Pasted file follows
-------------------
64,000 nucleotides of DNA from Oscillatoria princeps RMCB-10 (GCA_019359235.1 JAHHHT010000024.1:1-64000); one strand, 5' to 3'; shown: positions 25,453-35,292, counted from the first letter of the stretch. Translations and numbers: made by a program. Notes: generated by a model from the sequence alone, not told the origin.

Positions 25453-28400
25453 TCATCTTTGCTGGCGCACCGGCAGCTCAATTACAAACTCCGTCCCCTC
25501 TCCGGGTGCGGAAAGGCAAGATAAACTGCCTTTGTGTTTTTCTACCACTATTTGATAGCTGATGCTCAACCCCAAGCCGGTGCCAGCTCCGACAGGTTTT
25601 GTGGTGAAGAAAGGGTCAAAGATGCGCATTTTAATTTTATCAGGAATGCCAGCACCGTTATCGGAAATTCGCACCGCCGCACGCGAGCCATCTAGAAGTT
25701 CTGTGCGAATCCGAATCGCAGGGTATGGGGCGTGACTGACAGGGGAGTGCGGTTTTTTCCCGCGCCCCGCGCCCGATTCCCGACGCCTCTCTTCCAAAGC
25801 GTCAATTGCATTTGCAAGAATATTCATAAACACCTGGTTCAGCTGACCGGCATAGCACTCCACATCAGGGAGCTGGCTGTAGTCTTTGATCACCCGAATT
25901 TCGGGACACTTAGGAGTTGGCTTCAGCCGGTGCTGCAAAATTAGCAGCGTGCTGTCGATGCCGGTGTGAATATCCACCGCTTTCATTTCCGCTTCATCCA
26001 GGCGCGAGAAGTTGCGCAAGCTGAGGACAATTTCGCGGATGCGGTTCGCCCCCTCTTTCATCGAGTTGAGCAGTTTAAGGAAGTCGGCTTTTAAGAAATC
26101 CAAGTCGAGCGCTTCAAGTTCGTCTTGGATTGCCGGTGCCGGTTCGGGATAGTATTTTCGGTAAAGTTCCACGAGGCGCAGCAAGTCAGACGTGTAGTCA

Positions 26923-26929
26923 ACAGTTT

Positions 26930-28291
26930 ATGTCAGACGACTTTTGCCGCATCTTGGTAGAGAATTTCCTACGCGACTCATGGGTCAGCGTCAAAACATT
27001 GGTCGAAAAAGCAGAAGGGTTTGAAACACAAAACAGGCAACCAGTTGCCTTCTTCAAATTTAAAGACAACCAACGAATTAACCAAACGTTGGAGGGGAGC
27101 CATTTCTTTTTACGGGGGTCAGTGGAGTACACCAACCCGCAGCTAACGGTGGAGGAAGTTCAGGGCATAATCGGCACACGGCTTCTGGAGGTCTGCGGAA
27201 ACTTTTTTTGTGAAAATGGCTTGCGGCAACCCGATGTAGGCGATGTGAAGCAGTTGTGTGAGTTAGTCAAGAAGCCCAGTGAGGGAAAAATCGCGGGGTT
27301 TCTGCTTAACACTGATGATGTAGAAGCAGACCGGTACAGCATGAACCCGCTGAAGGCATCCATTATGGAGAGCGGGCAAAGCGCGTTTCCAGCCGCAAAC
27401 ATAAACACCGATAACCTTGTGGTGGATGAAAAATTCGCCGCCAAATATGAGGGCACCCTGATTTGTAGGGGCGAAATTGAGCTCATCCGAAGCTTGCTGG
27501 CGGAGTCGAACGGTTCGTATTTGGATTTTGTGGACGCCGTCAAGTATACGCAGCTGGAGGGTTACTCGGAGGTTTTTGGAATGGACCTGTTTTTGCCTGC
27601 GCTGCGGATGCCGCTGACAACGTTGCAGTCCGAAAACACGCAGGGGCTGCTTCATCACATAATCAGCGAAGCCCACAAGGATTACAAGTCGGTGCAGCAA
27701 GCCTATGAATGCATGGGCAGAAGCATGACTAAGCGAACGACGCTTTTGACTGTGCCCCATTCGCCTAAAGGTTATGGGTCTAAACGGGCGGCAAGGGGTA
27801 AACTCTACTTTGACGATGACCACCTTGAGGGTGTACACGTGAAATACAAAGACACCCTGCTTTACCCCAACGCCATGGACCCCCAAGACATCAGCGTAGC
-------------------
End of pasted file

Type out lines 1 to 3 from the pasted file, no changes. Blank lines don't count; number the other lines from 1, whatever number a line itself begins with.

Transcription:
64,000 nucleotides of DNA from Oscillatoria princeps RMCB-10 (GCA_019359235.1 JAHHHT010000024.1:1-64000); one strand, 5' to 3'; shown: positions 25,453-35,292, counted from the first letter of the stretch. Translations and numbers: made by a program. Notes: generated by a model from the sequence alone, not told the origin.

Positions 25453-28400
25453 TCATCTTTGCTGGCGCACCGGCAGCTCAATTACAAACTCCGTCCCCTC